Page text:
Drinking Right

Water is the ultimate superhero, Vaishnavi Kumaresan explains as she explores the need for hydration when exercising

Have you had enough water today? Are you counting the number of glasses of water you actually drank? Well, you are not the only one. Many of us take this important liquid for granted. Beverages such as coffee, tea and the so-called nutritive supplements have taken over in various avatars, thereby shadowing the true elixir of life – WATER.

It is a known fact that up to 60 per cent of the human body is made of water. From transporting nutrients throughout the body to regulating body temperature, water plays a key role. As per an article by HH Mitchell in the Journal of Biological Chemistry, the brain and heart are composed of 73 per cent water, and the lungs, about 83 per cent.

Let’s look at a few benefits of drinking water: it helps increase general energy levels, promotes healthy weight management, prevents headaches, helps with proper bowel movements, flushes out toxins in the blood and regulates body temperature, just to name a few.

You must have heard the common advice, ‘Drink eight glasses of water a day.’ Is it true? Well, the answer is, a big, fat ‘NO’. This advice stems from a 1945 publication from the National Research Council’s Food and Nutrition Board, USA, which stated that an ‘ordinary standard’ of water for adults is 1 ml for each calorie of food. That said, a person who eats 1,900 calories per day would require 1,900 ml of water, which roughly amounts to eight glasses. The Food and Nutrition Board then clarified that the recommendation was 1900 ml of pure water, which did not take into account the water quantity contained in prepared foods, and hence modified their statement. The recommendation now stands as approximately 3.7 litres for the average adult male and 2.7 litres for the average adult female.

Fitness and Hydration

When we work out or undertake any form of physical activity that requires the body to expend large amounts of energy, the body requires sufficient water to convert nutrients such as carbohydrates and fat available in the body to energy. Water is crucial for maintaining both the blood volume for circulation purposes and regulation of body temperature through the process of sweating. Without enough fluid in the body, it will get dehydrated, thereby causing overheating as well as reducing the supply of oxygen to the muscles being used. This will not only impair exercise performance but will also fatigue the body to a great extent.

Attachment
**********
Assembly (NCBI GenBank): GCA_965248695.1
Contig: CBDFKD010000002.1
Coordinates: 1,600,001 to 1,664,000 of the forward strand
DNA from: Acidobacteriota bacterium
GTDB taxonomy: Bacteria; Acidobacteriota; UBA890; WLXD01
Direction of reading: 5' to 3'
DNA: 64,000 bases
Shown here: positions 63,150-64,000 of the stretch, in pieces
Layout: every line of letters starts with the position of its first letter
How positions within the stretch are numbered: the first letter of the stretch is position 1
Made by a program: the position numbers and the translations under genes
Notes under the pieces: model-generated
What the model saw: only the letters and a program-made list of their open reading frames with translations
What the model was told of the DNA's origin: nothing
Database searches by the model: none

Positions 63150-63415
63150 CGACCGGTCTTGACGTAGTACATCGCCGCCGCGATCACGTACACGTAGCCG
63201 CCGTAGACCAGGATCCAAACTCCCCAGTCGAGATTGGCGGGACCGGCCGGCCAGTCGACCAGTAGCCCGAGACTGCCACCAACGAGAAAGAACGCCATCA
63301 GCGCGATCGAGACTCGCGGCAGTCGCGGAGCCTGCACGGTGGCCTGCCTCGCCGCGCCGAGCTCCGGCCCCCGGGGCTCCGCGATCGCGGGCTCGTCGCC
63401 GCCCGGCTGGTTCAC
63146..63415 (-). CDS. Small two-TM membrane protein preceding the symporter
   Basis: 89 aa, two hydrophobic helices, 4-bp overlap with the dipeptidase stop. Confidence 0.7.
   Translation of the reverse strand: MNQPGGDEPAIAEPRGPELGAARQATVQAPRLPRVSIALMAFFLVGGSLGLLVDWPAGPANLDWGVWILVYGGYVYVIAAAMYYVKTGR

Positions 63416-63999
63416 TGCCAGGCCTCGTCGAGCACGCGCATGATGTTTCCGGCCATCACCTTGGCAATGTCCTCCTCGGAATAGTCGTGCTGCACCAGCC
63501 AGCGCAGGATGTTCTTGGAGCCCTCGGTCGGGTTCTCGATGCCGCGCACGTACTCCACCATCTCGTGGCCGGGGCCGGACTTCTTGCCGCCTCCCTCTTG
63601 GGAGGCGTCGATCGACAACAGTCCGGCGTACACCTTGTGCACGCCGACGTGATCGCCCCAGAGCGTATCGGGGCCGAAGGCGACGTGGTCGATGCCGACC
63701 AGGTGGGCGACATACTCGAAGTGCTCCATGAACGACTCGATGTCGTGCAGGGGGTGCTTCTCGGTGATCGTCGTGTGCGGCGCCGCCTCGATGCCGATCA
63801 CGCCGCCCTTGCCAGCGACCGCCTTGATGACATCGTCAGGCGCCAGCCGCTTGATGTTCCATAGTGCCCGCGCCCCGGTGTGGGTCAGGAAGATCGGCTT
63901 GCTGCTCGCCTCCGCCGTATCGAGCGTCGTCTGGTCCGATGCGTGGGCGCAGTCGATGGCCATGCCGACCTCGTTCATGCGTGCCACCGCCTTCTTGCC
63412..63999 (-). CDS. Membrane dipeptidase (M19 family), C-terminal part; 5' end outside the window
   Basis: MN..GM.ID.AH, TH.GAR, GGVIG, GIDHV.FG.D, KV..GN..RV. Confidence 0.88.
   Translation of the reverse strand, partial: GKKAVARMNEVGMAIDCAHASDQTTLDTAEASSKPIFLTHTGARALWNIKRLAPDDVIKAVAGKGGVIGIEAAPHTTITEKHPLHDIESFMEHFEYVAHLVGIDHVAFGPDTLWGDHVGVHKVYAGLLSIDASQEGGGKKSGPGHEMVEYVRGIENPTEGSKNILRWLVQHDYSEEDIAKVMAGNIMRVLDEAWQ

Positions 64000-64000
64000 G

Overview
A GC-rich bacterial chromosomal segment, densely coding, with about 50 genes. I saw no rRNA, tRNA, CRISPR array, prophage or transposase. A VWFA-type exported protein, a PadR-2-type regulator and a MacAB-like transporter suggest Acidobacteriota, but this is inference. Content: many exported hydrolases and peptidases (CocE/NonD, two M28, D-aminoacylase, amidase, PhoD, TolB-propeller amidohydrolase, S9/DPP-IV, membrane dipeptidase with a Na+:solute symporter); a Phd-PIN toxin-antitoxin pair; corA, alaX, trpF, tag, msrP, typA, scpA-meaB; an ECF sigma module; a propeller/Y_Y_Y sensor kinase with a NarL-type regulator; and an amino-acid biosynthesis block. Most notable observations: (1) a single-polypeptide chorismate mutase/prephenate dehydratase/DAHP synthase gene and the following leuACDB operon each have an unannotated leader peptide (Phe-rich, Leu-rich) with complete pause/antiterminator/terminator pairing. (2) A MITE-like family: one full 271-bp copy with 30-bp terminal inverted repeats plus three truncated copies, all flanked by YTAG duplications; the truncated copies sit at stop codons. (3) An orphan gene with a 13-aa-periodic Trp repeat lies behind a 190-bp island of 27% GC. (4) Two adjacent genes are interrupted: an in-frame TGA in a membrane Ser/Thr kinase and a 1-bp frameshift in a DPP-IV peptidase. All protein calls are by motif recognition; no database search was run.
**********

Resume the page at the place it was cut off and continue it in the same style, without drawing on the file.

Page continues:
It is advisable to have at least two glasses of water half an hour before starting your workout. During the workout, you can hydrate yourself as necessary. This is due to the fact that the amount of water required by an individual during a workout depends largely on the type of workout as well as ambient surroundings. Sipping water as and when necessary would work well.

Post work out, it is important to rehydrate yourself so as to replenish the fluids lost. Again, this can be accomplished by drinking two to three glasses of water, depending on how you are feeling and how much water you have ingested during the workout.When we sweat we lose electrolytes, which are basically minerals such as sodium and potassium. These electrolytes are required for various bodily processes, including muscle function and keeping you hydrated. Studies show that sports drinks can help in replenishing these depleted stores of electrolytes that are not available in plain water. Most often, these sports drinks contain carbohydrates as well in the form of sugars such as glucose and fructose, which also need to be taken into account. Of course, there always is the zero-carb variety for those who fancy them. For those who prefer a natural source of electrolytes, try coconut water. It is known to contain five key minerals: sodium, potassium, calcium, magnesium and phosphorus.

Certain fruits such as bananas and dates also serve as a great source of electrolytes and fluids and are an appetising option.

Simple Hydration Indicators

A common method to check if you are sufficiently hydrated in your present state is the colour of your urine. Dark yellow indicates chronic dehydration, whereas pale yellow indicates optimum hydration levels.

All of us experience dry mouth, fatigue and mild headaches at certain points in our daily life, which can be taken as signs of mild dehydration. It is important to recognise these indicators and take the necessary steps to ensure that we are hydrating ourselves both conscientiously and mindfully throughout the day.

In the book Your Body’s Many Cries for Water, author Dr F Batmanghelidj has stated that the very first indicator for water needs of the foetus and the mother seems to be morning sickness during the early phase of pregnancy. It is fascinating to note the requirement of water at such an early stage of life.

Water possesses not only life-giving but also life-sustaining properties. From providing energy in the body to acting as a means transport and solvent for all chemical reactions in the body, water is truly an overlooked hero in all our lives. So, drink up, people.

Leave a Reply

Your email address will not be published. Required fields are marked *